In that regard, to mix the first and second signals (52, 54), the control logic of processor (50) is operative to identify a subband of the second signal (54) having an audio level sufficient to mask the audio level of a corresponding subband of the first signal (52), and eliminating the identified subband from the second signal (54). Also to mix the first and second signals (52, 54), the control logic may be further operative to prioritize the audio levels of the subbands of the first signal (52) over the audio levels of the subbands of the second signal (54) throughout the plurality of subbands of the mixed signal (56).

As previously described, such mixing of the first and second signals (52, 54) by the control logic is preferably dependent upon a Haas fusion (i.e., temporal masking or pre-echo) effect relationship, as well as a psychoacoustic model. In that regard, the system of the present invention may further comprise an ear model (58), which is provided in communication with processor (50). Processor (50) uses ear model (58) to scale mixed encoded audio signal (56) to the characteristics of the human ear. In such a fashion, a common problem with prior art level compression schemes may be overcome, as discussed in U.S. patent application Ser. No.08/771,462 entitled "Method, System and Product For Modifying The Dynamic Range Of Encoded Audio Signals", which was filed on the same date and assigned to the same assignee as the present application, and which is hereby incorporated by reference.

As is readily apparent, mixed encoded audio signal (56) is similar to first and second encoded audio signals (52, 54). That is, if encoded audio signals (52, 54) are perceptual audio signals, then so is mixed encoded audio signal (56). Similarly, if encoded audio signals (52, 54) are component audio signals, then so is mixed encoded audio signal (56). After mixing of encoded audio signals (52, 54) is completed processor (50) then transmits mixed encoded audio signal (56).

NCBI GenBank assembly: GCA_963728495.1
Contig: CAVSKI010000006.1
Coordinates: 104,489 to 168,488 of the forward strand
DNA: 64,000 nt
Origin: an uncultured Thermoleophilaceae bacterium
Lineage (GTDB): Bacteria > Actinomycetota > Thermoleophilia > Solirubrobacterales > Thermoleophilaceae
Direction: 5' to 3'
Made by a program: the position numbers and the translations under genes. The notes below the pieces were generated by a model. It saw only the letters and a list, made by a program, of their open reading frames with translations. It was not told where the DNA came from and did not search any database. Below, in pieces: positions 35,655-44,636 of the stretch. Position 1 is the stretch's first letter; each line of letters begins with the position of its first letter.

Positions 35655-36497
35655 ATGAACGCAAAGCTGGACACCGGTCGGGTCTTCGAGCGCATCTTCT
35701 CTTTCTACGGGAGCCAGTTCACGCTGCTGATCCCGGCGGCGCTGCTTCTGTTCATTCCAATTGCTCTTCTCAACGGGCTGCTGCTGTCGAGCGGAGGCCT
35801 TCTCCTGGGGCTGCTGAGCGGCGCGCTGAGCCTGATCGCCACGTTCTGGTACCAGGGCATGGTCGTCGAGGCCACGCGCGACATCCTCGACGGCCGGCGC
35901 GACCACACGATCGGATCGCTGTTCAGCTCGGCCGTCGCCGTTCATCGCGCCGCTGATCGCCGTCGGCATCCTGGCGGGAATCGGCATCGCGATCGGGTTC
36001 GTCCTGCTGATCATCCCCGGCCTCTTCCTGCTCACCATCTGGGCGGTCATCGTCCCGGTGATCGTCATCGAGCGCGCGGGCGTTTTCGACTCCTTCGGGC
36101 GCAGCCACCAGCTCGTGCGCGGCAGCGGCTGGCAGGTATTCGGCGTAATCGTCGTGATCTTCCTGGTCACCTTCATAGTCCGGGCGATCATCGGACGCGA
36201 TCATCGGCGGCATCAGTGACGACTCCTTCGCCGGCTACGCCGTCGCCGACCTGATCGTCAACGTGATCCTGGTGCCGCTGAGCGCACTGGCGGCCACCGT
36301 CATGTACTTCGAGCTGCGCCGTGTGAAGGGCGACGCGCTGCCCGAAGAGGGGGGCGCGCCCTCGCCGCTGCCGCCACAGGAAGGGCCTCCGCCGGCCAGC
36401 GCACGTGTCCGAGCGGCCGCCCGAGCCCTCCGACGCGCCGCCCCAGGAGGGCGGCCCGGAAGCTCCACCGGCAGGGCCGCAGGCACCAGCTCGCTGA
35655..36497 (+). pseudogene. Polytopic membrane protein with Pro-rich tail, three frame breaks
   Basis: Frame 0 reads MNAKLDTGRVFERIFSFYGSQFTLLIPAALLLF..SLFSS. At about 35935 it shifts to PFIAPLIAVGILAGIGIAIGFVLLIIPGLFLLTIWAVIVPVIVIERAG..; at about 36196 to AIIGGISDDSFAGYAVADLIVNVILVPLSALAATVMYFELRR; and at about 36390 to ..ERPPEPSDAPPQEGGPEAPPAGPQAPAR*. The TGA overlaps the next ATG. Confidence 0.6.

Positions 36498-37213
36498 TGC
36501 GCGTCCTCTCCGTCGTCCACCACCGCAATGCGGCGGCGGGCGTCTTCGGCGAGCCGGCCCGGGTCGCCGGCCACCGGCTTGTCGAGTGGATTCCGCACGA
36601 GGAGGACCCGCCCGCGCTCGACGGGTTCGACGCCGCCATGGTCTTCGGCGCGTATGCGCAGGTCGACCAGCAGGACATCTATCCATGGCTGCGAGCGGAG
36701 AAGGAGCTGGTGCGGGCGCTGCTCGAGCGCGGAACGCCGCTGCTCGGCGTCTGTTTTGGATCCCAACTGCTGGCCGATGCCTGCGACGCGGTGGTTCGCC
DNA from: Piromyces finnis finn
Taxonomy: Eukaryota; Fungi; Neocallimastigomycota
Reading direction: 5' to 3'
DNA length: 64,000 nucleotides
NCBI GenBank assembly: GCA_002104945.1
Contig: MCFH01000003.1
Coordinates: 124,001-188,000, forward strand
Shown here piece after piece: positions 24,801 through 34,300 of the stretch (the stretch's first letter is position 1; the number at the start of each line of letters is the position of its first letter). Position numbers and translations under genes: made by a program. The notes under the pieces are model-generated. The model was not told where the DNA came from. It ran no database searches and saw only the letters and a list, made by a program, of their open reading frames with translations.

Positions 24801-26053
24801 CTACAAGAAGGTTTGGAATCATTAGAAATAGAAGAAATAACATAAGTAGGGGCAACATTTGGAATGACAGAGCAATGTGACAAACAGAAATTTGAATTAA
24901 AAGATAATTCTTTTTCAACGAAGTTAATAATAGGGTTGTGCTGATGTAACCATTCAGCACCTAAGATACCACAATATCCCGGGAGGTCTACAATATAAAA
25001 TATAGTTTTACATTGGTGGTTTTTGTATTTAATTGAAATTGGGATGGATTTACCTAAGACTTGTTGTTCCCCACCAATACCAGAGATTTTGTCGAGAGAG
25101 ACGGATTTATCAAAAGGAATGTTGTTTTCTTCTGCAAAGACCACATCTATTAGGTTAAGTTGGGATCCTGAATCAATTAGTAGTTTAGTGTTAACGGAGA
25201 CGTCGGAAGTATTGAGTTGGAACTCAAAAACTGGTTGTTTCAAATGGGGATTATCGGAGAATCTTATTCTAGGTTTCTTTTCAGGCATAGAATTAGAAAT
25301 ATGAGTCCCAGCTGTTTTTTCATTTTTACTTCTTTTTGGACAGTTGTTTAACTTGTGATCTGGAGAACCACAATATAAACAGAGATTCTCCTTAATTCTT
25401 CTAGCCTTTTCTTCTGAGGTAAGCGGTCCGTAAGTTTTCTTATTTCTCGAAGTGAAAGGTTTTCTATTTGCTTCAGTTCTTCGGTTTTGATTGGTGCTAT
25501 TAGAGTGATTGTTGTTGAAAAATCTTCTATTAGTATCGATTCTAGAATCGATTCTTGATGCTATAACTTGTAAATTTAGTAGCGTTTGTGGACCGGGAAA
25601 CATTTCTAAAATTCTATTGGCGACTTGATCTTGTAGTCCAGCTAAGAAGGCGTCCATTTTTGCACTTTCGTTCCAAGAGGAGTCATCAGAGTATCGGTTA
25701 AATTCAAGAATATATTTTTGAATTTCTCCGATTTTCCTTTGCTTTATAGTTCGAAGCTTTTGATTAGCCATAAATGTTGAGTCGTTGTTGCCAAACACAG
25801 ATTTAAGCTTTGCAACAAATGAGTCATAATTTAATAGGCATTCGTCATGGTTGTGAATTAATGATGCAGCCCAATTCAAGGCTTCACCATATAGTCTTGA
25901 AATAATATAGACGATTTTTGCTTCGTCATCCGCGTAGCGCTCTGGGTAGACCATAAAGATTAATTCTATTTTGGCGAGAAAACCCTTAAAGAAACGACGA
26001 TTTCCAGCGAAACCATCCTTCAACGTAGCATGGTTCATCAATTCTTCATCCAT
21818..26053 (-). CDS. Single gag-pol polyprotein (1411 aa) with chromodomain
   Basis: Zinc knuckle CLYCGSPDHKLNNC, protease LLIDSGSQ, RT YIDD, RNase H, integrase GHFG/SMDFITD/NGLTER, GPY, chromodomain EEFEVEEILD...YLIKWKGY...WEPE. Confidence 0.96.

The present invention is also dynamic in that it is based on user input. In that regard, processor (50) also receives control input (60) for keying differing levels of foreground to background as previously described, as well as for selecting any of the other effects described above.

To mix perceptually encoded audio signal (52, 54), the control logic of processor (50) would also be operative to perform the data reformatting and bit reallocating functions required for mixed encoded audio signal (56). In that regard, bits are reallocated toward the foreground signal first. If a decision concerning lower resolution is required, such lower resolution is given to the background signal. Of course, for component audio encoded as described generally above and more specifically in U.S. patent application Ser. No.08/771,790 which was previously incorporated by reference, such operations need not be undertaken for the reasons set forth therein.

Referring finally to FIG. 6, an exemplary storage medium (100) for use with the product of the present invention is shown. In that regard, storage medium (100) is depicted as a conventional floppy disk, although any other type of storage medium may also be used.

Storage medium (100) has recorded thereon computer readable programmed instructions for performing various functions of the method of the present invention. More particularly, storage medium (100) includes programmed instructions operative to mix a first encoded audio signal having a plurality of frequency subbands, each subband having an audio level, and a second encoded audio signal having a plurality of frequency subbands, each subband having an audio level, to create a mixed encoded audio signal having a plurality of frequency subbands, each subband having an audio level based on a masking effect relationship between the audio levels of corresponding subbands of the first and second signals.